Fort Worth Pledges Up to $15 Million for National Juneteenth Museum

'I'm in a hurry,' Ms. Opal Lee, who is 95 years old, says

NBCUniversal, Inc.

The Fort Worth City Council announced Tuesday a pledge of up to $15 million for the construction of a National Juneteenth Museum.

“I think it’s fantastic,” said Ms. Opal Lee, a Fort Worth activist who succeeded in making the historic date a national holiday last year. “I think it’s marvelous.”

The new museum, to be built at the corner of Evans and Rosedale on Fort Worth's Southside, will also be a tribute to Lee.

Known as "the Grandmother of Juneteenth," Lee has been a consistent advocate in bringing attention to the June 19 date in 1865 when federal Union troops arrived in Galveston and ensured all remaining enslaved people were free.

The 95-year-old icon was there at the meeting of the Fort Worth City Council when leaders pledged up to $15 million to help build the museum.

The 50,000-square-foot museum is expected to cost about $70 million. The city is making clear its payment will come only after the rest of the money has been raised.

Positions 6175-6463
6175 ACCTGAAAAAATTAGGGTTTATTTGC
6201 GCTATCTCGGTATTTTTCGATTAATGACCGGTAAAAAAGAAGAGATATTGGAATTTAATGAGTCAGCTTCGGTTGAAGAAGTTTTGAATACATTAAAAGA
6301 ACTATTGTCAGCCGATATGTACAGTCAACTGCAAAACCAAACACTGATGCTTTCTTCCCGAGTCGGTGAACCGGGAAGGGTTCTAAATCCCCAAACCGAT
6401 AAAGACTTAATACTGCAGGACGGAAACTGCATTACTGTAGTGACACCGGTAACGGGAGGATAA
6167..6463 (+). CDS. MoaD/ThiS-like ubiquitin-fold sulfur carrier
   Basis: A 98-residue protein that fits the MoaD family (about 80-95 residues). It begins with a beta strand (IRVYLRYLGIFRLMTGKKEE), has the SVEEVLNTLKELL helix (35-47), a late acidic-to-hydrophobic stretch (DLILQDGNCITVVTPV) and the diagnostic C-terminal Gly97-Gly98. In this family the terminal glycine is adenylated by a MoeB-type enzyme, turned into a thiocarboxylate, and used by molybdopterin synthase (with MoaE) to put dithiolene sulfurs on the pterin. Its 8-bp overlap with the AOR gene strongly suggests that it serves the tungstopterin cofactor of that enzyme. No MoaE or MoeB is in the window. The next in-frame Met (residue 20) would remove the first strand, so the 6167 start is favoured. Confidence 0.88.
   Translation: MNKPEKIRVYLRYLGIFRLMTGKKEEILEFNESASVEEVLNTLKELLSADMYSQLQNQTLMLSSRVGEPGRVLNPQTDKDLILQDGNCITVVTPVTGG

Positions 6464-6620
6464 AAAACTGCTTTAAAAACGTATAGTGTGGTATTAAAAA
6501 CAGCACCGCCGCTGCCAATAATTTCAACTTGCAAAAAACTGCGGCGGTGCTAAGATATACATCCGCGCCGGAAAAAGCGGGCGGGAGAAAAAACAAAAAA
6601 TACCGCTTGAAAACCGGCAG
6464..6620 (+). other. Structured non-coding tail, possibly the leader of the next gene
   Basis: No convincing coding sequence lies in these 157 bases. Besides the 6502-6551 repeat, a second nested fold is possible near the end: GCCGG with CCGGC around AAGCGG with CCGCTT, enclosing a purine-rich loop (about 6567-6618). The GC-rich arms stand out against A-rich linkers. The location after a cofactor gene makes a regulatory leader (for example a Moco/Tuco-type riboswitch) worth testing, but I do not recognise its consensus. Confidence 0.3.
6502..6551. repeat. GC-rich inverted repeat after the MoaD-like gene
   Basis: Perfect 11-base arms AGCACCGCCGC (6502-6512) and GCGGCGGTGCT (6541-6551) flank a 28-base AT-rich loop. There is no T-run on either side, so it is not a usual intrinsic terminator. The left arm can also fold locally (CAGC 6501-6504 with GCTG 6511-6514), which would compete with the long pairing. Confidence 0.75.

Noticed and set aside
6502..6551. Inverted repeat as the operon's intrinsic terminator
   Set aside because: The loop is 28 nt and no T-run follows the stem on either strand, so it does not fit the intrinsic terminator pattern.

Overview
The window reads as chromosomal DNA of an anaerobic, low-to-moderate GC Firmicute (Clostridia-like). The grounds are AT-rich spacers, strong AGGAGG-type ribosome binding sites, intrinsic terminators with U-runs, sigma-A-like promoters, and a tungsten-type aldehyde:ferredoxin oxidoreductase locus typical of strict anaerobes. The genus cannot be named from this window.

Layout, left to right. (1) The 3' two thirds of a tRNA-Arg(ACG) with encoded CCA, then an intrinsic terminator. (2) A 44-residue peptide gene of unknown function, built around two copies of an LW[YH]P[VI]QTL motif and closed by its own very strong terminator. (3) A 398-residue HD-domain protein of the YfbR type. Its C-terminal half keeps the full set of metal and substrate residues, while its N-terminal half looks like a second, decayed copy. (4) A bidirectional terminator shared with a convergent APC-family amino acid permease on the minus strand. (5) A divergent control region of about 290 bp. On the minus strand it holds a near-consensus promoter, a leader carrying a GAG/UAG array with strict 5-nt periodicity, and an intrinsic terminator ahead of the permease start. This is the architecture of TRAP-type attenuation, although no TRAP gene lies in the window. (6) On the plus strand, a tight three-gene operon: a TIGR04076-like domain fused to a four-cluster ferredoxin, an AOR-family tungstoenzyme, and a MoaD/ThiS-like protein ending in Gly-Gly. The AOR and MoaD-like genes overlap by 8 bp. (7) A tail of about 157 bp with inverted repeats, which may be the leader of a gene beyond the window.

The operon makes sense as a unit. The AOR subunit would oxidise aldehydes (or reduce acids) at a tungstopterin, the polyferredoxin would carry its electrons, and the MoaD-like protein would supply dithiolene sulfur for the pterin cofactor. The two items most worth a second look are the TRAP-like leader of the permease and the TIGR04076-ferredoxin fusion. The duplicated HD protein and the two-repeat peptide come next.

"I don't think it's going to be the hardest thing I've ever done in my life and there are so many young people who are helping us," Lee said.

Lee hopes the museum can be a place for people of all backgrounds.

"Juneteenth -- freedom not for just Black folk. It's for everybody,” Lee said. “There's so much that museum can do for that community. I tell you, I'm ecstatic."

City leaders hope the museum will draw 35,000 visitors a year and be a big boost to the underserved neighborhood.

There's no start date for construction, and the completion date is also up in the air while organizers race to raise the money.

"I'm in a hurry,” Lee said. “You know, life's not promised to us so I want it to happen while I'm around."

Contact Us